Table_1_Different Families of Retrotransposons and DNA Transposons Are Actively Transcribed and May Have Transposed Recently in Physcomitrium (Physcomitrella) patens.xlsx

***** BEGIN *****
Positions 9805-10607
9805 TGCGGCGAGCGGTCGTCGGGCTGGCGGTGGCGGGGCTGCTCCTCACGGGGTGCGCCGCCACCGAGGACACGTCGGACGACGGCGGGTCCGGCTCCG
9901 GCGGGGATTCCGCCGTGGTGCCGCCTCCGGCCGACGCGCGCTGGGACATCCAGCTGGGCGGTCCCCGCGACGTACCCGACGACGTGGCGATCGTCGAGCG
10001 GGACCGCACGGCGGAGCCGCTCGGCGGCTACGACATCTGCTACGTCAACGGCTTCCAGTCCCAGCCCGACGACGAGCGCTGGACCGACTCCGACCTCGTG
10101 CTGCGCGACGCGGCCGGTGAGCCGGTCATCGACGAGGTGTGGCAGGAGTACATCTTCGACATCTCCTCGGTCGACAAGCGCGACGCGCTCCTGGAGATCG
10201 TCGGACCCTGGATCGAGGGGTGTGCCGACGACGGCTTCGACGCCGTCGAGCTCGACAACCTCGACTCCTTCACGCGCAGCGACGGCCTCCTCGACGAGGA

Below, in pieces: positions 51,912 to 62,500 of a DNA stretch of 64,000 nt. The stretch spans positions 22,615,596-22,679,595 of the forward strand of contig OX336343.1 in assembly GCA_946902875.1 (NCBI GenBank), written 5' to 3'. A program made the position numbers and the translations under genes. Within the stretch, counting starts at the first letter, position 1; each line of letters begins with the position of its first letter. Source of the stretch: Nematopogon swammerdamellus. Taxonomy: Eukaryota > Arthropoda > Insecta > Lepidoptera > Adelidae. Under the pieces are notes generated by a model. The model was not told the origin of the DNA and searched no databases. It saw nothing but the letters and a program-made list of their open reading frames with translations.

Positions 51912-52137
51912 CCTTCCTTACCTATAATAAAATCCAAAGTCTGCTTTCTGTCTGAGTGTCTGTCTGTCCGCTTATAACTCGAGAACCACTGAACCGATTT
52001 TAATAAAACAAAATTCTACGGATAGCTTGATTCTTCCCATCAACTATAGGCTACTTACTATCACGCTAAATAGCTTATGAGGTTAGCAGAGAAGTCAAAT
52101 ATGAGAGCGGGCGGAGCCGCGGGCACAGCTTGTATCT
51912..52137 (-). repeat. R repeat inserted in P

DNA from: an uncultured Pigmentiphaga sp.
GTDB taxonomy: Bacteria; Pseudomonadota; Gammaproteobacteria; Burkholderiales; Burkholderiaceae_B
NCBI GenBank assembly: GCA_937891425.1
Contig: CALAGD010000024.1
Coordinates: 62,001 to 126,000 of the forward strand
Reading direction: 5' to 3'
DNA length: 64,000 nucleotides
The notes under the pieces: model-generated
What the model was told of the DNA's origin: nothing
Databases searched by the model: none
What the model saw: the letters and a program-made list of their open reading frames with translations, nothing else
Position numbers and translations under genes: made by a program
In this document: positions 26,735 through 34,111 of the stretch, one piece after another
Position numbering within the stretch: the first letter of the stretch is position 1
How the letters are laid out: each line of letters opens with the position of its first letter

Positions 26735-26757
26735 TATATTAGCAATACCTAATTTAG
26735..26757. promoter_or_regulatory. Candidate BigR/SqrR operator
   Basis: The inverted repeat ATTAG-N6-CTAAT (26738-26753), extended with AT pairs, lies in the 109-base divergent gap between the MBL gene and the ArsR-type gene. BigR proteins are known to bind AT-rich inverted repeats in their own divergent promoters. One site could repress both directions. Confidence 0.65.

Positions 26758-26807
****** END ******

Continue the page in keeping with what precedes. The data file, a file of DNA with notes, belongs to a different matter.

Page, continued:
Similarly to other plant genomes of similar size, more than half of the genome of P. patens is covered by Transposable Elements (TEs). However, the composition and distribution of P. patens TEs is quite peculiar, with Long Terminal Repeat (LTR)-retrotransposons, which form patches of TE-rich regions interleaved with gene-rich regions, accounting for the vast majority of the TE space. We have already shown that RLG1, the most abundant TE in P. patens, is expressed in non-stressed protonema tissue. Here we present a non-targeted analysis of the TE expression based on RNA-Seq data and confirmed by qRT-PCR analyses that shows that, at least four LTR-RTs (RLG1, RLG2, RLC4 and tRLC5) and one DNA transposon (PpTc2) are expressed in P. patens. These TEs are expressed during development or under stresses that P. patens frequently faces, such as dehydratation/rehydratation stresses, suggesting that TEs have ample possibilities to transpose during P. patens life cycle. Indeed, an analysis of the TE polymorphisms among four different P. patens accessions shows that different TE families have recently transposed in this species and have generated genetic variability that may have phenotypic consequences, as a fraction of the TE polymorphisms are within or close to genes. Among the transcribed and mobile TEs, tRLC5 is particularly interesting as it concentrates in a single position per chromosome that could coincide with the centromere, and its expression is specifically induced in young sporophyte, where meiosis takes place.
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